MUSIC, TALES & MAGIC
Wednesday, March 11, 2020
at 7.30 pm
Bohemian National Hall
321 E 73rd St, New York, NY 10021
While magic, myth and fairy tales have proved rich sources of inspiration for many composers over the centuries – allowing for musical allegory, drama, mischief, exoticism and escapism – there is also something magical about the arts of composition and performance themselves: notes on the page, conjured from a composer’s imagination, are brought to life by a performer’s marvelous talent, often to spellbinding effect.
Mozart’s The Magic Flute – an opera steeped in magic and mythology, but using everyday language, and full of folksy tunes – was a gift to later generations. Beethoven dwelled lovingly on its homely melodic qualities in his Variations, based on Pamina and Papageno’s delightful, teasing duet in Act One.
The love of folk-inflected song and delight in magic and mystery of The Magic Flute find direct echo in the exquisite intimate melody of ‘Solveig’s Song’ from Grieg’s incidental music for Peer Gynt, and in his wonderfully rich and varied Cello Sonata. And for a touch of Nordic-Germanic myth, we have Popper’s Dance of the Elves – a kind of magic show for cello and piano, and pure fun from first to last.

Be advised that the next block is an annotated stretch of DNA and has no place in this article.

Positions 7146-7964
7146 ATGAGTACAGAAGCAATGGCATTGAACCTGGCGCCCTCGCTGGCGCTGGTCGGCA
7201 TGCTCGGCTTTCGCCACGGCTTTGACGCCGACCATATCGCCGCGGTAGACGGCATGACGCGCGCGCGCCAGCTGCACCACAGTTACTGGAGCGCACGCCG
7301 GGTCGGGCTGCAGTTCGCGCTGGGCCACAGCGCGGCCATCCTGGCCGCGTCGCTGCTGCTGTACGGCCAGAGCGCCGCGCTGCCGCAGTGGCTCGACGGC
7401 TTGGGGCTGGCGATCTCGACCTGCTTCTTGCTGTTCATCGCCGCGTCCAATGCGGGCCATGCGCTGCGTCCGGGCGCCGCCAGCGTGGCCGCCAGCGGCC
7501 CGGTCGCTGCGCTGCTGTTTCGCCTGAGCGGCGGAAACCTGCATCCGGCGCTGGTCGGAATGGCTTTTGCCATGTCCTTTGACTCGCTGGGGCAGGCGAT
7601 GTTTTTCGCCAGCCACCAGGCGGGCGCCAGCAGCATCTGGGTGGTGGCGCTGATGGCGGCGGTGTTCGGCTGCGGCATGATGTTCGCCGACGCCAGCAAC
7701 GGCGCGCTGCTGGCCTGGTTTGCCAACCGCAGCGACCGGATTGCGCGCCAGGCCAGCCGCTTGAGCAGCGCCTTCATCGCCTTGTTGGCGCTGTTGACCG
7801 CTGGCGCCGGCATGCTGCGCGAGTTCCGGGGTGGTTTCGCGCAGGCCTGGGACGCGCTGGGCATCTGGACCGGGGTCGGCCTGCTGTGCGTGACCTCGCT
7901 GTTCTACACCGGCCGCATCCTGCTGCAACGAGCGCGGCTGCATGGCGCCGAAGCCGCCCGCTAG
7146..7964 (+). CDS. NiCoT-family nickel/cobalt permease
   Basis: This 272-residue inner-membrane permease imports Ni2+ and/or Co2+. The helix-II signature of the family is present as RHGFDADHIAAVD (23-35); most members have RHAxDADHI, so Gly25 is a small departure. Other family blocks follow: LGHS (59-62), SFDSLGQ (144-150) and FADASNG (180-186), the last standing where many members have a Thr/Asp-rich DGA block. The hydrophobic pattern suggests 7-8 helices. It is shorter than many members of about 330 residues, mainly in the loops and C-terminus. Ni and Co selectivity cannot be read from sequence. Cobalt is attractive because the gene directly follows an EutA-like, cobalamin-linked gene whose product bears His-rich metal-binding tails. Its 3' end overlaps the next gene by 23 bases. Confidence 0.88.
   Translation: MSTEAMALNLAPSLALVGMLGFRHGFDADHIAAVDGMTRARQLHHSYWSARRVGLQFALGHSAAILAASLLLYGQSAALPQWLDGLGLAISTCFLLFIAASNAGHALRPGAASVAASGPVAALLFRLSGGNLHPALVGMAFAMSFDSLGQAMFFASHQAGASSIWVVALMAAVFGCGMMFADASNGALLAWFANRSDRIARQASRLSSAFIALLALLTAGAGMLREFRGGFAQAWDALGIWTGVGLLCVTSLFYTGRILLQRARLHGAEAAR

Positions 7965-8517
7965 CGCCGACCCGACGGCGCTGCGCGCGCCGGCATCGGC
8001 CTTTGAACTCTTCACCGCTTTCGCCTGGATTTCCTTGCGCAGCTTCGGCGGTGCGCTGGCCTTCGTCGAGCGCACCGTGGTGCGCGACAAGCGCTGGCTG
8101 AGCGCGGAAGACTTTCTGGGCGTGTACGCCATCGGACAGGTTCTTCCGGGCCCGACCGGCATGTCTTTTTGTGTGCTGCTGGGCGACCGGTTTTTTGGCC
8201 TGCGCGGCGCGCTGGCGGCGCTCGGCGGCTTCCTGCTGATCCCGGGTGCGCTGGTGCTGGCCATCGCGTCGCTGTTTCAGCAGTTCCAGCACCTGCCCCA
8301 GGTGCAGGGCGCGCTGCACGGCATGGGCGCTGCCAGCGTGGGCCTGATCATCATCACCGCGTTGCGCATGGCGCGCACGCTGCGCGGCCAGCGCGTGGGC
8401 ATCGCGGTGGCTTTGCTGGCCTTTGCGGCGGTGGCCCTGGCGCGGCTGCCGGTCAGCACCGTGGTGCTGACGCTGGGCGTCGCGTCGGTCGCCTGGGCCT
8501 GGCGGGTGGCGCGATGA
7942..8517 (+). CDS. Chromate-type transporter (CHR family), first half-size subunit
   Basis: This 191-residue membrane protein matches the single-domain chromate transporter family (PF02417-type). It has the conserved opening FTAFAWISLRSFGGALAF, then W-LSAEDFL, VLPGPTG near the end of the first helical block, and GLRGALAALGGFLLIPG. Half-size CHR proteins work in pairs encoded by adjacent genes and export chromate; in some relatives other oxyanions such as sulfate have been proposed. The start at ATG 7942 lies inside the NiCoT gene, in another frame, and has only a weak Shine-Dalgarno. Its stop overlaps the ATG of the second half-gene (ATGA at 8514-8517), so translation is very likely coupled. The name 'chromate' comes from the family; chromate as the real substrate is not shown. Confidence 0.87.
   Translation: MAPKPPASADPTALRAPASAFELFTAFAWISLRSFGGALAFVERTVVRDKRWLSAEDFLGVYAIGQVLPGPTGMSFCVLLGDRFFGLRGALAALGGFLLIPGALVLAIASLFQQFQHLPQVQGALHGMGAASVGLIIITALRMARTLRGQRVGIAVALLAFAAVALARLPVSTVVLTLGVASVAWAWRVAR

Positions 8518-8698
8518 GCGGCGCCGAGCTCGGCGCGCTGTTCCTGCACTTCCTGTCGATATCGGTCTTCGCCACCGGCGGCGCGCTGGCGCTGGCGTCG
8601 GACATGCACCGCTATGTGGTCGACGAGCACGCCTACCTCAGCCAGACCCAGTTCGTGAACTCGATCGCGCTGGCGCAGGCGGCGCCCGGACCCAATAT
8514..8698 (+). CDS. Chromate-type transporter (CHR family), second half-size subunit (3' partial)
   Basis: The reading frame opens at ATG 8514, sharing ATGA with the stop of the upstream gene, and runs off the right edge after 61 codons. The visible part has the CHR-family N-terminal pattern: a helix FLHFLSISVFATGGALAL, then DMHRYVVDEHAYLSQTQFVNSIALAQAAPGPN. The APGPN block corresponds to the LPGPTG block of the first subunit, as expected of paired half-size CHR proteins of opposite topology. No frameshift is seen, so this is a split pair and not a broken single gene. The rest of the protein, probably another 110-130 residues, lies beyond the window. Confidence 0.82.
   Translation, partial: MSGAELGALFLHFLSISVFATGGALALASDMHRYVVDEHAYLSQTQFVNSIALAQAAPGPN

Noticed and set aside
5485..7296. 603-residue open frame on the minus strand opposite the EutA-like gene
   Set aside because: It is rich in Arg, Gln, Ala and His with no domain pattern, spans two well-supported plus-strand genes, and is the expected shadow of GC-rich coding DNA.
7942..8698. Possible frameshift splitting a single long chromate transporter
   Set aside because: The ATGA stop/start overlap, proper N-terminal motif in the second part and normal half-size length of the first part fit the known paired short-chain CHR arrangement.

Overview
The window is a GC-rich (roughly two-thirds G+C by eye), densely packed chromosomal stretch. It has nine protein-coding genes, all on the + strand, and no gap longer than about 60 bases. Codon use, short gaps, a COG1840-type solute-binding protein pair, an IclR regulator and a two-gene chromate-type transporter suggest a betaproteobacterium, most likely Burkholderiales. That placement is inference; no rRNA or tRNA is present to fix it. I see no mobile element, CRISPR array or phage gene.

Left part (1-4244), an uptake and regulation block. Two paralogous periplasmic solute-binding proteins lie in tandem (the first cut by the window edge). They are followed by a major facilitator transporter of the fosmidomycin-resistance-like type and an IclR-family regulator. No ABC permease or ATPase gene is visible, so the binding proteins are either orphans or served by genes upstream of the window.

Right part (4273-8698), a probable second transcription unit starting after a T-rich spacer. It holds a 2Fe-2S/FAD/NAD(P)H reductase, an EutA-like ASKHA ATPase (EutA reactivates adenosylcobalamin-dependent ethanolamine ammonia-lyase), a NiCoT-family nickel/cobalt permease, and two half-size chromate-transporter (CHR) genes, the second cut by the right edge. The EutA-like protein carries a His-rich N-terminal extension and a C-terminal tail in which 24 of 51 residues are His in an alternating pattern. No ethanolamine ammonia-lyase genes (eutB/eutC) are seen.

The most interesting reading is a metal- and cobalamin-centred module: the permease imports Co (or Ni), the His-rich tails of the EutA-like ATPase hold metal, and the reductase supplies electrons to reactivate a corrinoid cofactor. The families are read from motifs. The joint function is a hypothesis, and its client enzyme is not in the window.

Chopin’s dazzling Polonaise brillante, which requires wondrous virtuosity from its players, employs a Polish dance form to embody the defiant soul of his then occupied and repressed homeland. Fauré’s famous Après un rêve, meanwhile, may seem a piece of pure romantic dreaminess, yet was written whilst France was still smarting from defeat in the Franco-Prussian War – in both cases, we can see why escaping into very different but equally fabulous other worlds might seem preferable to reality.
Narek Hakhnazaryan, cello
Noreen Polera, piano
Illustrated talk by John Brewer
Beethoven — Seven Variations on a theme from Mozart’s The Magic Flute
Grieg — Solveig’s Song
Chopin — Polonaise brillante in C major, Op.3
Fauré — Apres un rêve
Popper — Dance of the Elves
Grieg — Cello Sonata